9) A sense of space. My paintings feature both intimate spaces and dramatic deep space effects. We should strive for intimate scenes to be balanced by deeper establishing shots. (I know this particular one is self-evident, but I am reminded of it as I see the pacing of the depth of field in Kubrick's "Barry Lyndon".)
Um, you might avoid referencing a consensus top 100 film of all time in relation to your own straight-to-video release.
10) Short focal length. In general, I love a focal plane that favors the center of interest, and allows mid-distance and distant areas to remain blurry. Recommend "stopping down" to shorten focal lengths.
Funny, I would have called it a "fecal plane."
11) Hidden spaces. My paintings always feature trails that dissolve into mysterious areas, patches of light that lead the eye around corners, pathways, open gates, etc. The more we can feature these devices to lead the eye into mysterious spaces, the better.
Again with the dodgy corners. Is this A Very Freddie Krueger Kristmas?
12) Surprise details. Suggest a few "inside references" that are unique to this production. Small details that I can mention in interviews that stimulate second or third viewings -- for example, a "teddy bear mascot" for the movie that appears occasionally in shots. This is a fun process to pursue, and most movies I'm aware of normally have hidden "inside references". In the realm of fine art we refer to this as "second reading, third reading, etc." A still image attracts the viewer with an overall impact, then reveals smaller details upon further study.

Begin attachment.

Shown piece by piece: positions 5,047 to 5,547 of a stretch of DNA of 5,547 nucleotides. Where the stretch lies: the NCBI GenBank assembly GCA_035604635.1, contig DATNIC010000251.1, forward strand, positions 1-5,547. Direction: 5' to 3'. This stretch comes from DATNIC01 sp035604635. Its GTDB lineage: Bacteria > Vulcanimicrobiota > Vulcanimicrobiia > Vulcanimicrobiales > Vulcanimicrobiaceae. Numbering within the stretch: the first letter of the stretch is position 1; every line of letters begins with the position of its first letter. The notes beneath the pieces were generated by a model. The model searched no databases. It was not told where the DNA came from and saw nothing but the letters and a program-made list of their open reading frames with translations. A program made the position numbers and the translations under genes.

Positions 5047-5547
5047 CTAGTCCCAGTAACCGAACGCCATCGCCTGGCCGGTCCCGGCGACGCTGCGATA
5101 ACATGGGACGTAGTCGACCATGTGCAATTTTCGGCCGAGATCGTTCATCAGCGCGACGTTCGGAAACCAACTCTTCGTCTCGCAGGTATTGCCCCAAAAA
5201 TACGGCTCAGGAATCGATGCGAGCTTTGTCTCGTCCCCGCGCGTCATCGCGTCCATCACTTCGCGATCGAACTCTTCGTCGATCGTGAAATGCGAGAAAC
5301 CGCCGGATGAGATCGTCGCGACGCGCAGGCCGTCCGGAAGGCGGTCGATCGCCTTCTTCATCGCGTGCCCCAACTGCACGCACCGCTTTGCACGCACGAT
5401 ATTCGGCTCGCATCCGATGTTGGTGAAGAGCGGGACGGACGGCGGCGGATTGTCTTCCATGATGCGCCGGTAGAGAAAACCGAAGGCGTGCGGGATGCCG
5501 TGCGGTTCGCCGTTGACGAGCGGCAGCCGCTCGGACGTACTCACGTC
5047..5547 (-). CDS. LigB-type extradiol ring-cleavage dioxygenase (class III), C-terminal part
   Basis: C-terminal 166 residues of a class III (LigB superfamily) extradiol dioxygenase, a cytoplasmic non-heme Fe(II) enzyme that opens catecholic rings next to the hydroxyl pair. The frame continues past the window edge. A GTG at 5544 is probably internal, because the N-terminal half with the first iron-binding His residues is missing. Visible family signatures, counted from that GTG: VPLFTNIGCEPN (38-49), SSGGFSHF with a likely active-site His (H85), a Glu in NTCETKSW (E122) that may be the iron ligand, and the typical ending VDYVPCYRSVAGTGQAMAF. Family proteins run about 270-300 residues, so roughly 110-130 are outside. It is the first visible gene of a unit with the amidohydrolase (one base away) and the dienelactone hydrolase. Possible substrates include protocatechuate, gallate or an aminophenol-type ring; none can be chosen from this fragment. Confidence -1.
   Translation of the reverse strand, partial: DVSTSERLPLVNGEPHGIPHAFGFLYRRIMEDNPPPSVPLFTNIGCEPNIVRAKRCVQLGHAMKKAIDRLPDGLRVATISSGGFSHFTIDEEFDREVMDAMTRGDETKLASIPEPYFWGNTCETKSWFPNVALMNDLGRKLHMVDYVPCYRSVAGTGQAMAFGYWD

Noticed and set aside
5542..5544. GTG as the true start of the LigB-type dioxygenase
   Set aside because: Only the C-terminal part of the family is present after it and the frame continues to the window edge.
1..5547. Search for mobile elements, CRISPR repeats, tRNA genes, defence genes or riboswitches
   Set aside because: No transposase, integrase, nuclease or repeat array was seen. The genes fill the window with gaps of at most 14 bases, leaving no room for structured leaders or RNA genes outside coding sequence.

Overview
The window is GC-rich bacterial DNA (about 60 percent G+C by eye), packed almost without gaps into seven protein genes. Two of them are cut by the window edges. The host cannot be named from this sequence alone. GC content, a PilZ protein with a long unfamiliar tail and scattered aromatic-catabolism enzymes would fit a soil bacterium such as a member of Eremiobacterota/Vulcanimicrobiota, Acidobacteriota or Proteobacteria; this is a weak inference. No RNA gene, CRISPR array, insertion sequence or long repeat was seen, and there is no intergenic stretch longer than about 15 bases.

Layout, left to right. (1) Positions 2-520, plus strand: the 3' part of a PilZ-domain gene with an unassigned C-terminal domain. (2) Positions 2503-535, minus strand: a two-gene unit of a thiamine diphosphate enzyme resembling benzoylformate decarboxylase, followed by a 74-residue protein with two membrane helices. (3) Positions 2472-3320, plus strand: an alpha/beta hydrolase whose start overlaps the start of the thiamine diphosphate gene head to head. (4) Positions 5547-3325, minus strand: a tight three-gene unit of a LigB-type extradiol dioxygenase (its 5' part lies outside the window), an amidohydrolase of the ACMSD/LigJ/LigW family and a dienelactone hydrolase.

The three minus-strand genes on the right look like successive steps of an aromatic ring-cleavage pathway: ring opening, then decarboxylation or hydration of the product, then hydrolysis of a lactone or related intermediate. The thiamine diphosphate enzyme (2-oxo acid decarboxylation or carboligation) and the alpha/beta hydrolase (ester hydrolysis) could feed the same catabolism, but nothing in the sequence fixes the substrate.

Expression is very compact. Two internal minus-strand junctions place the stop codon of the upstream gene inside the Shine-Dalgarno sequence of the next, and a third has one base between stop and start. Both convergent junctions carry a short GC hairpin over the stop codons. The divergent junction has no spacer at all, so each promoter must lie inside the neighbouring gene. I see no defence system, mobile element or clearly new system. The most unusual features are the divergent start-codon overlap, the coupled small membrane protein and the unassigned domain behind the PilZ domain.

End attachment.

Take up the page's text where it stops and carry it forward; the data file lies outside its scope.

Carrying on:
Okay, "in the realm of fine art," iconography has a long and rich tradition. And the Old Masters didn't have to stoop to "teddy bear mascot[s]," you twit and charlatan.
13) Mood is supreme. Every decision made as to the visual look of each shot should include the concept of mood. Music can accentuate this, use of edges can accentuate this, atmospheric effects accentuate this, etc.
More edges and atmospherics. But with music.
14) The concept of beauty. I get rid of the "ugly parts" in my paintings. It would be nice to utilize this concept as much as possible. Favor shots that feature older buildings, ramshackle, careworn structures and vehicles, and a general sense of homespun simplicity and reliance on beautiful settings.
Kinkade reserves his "ugly parts" for pissing on Pooh.
15) Nostalgia. My paintings routinely blend timeframes. This is not only okay, but tends to create a more timeless look. Vintage cars (30's, 40's, 50's, 60's etc) can be featured along with 70's era cars. Older buildings are favorable. Avoid anything that looks contemporary -- shopping centers, contemporary storefronts, etc. Also, I prefer to avoid anything that is shiny. Our vintage vehicles, though often times are cherished by their owners and kept spic-n-span should be "dirtied up" a bit for the shoot. Placerville was and is a somewhat shabby place, and most vehicles, people, etc bear traces of dust, sawdust, and the remnants of country living. There are many dirt roads, muddy lanes, etc., and in general the place has a tumbled down, well-worn look.
In other words, film in Havana.
16) Most important concept of all -- THE CONCEPT OF LOVE. Perhaps we could make large posters that simply say "Love this movie" and post them about. I pour a lot of love into each painting, and sense that our crew has a genuine affection for this project. This starts with Michael Campus as a Director who feels great love towards this project, and should filter down through the ranks. Remember: "Every scene is the best scene."
Camera? check.